Legislation designed to prevent for-profit colleges from gaming the federal aid system and exploiting veterans died within 15 minutes of being introduced earlier this month.
U.S. Rep. John Kline of Minnesota, the Republican chairman of the House Committee on Education and the Workforce, quashed the bill by ruling it nongermane to the topic of financial aid being discussed at his July 10 hearing.
Kline receives more campaign funds than any other member of Congress from the parent company of the University of Phoenix, a for-profit education giant.
California has cut the number of residents w/o heath insurance from 22% to 11%. Nationwide it’s a drop from 18% to 13.4%. Had all states taken advantage of the ACA’s exchange programs, the national drop would have been even greater.
By now the Second Circuit must be getting familiar with the price-fixing case: Apple has already lost two minor appeals related to the case, and late last month, two publishers filed an appeal with the Second Circuit arguing that Judge Denise Cote’s 2013 final order against Apple illegally amended their e-book price-fixing settlements from 2012, and made a timely return to a straight “no-discount” agency model all but impossible.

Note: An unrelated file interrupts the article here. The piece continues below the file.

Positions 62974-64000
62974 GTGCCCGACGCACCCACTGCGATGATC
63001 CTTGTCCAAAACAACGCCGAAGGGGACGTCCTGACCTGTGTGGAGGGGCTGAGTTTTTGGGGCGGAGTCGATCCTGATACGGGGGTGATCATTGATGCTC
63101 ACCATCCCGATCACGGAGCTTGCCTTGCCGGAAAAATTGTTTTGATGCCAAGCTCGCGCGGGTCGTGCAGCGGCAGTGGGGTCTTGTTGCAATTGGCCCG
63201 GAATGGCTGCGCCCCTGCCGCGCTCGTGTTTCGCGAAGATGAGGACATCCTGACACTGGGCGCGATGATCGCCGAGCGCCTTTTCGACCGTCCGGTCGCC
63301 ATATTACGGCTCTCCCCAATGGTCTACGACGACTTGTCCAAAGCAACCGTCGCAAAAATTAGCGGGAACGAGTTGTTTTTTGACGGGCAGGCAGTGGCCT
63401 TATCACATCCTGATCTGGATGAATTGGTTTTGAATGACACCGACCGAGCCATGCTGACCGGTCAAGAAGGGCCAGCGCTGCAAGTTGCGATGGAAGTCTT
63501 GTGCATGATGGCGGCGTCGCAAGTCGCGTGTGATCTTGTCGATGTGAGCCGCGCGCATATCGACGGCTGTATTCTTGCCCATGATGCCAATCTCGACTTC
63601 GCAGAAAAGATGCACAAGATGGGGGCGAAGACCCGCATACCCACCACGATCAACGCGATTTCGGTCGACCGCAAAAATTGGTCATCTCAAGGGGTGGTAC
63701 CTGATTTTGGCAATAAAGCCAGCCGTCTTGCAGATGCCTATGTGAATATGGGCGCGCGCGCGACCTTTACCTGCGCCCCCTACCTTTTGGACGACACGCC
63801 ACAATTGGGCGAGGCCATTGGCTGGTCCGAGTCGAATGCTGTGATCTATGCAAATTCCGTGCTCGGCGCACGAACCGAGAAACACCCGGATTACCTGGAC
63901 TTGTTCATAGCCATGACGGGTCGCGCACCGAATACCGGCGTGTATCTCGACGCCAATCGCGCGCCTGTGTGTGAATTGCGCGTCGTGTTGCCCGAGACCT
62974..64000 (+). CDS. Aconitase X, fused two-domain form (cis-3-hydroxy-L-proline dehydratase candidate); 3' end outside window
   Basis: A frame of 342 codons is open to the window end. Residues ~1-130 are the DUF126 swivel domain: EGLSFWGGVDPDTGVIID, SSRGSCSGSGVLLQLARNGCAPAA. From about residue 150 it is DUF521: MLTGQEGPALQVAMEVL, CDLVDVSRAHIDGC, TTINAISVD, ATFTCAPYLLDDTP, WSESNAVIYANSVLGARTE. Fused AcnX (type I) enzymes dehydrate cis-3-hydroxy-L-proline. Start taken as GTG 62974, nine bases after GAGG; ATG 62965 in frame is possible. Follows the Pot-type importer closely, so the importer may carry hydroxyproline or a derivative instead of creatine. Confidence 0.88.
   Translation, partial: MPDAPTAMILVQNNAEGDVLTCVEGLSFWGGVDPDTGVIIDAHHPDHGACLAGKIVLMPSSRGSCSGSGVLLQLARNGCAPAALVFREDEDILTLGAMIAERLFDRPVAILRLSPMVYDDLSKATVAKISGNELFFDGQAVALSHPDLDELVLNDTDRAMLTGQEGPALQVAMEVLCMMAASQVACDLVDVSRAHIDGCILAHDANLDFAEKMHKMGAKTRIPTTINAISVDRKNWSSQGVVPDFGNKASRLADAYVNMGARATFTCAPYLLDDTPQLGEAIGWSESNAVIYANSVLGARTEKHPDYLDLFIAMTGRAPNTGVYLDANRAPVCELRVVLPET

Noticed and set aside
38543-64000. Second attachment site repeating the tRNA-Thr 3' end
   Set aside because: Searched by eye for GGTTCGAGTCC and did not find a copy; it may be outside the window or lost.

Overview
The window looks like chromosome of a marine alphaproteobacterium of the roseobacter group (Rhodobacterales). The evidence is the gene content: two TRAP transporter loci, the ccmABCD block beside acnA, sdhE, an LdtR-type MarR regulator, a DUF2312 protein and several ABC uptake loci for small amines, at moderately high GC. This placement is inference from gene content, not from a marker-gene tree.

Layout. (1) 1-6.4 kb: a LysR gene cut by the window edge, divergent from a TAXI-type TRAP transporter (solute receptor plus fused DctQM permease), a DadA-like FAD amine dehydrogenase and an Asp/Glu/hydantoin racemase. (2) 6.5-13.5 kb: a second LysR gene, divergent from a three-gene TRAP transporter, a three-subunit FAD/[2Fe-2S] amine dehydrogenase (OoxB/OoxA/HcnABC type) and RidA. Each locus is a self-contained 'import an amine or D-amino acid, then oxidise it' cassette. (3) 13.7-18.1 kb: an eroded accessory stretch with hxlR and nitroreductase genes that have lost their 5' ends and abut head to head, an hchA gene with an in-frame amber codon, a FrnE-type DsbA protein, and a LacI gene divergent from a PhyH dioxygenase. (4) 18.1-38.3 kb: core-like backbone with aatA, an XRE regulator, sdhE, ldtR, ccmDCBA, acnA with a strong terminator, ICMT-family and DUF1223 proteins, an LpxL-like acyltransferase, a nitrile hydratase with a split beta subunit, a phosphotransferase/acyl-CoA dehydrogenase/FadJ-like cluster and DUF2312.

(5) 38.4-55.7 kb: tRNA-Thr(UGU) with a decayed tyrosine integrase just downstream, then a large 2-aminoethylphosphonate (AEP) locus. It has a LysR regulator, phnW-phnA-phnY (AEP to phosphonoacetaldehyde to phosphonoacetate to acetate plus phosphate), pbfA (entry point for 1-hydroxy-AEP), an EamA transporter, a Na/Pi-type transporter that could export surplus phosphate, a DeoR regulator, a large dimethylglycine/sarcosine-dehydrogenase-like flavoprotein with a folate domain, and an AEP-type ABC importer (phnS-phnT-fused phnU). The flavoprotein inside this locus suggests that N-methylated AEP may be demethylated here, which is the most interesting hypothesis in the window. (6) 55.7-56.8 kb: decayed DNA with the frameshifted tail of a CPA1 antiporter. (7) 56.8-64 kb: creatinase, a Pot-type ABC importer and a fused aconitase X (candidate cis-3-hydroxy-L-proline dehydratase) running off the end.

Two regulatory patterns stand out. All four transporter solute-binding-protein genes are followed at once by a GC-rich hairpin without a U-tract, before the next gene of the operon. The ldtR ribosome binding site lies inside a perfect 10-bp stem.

HarperCollins has launched a redesigned website that features a direct sales component. The new website, announced Tuesday morning, allows the publisher to sell print books, e-books and physical audiobooks directly to consumers. While HC has sold e-books from its own site in the past, it has never directly sold print books.
Google Inc. (GOOG) , once boastful that it was the leading defender of a free and open Internet, has gone into the shadows.
Since the Federal Communications Commission proposed in May to let cable and telephone companies offer special Internet fast lanes for companies willing to pay extra, lobbyists for Google haven’t visited the agency to intervene, FCC records show. Facebook Inc. (FB), the largest social network, also has been absent.
It’s a stark change from eight years ago, when Google ran advertisements that called for treating all Web traffic equally, asked its users to contact senators on the issue and dispatched co-founder Sergey Brin to Washington to lobby lawmakers.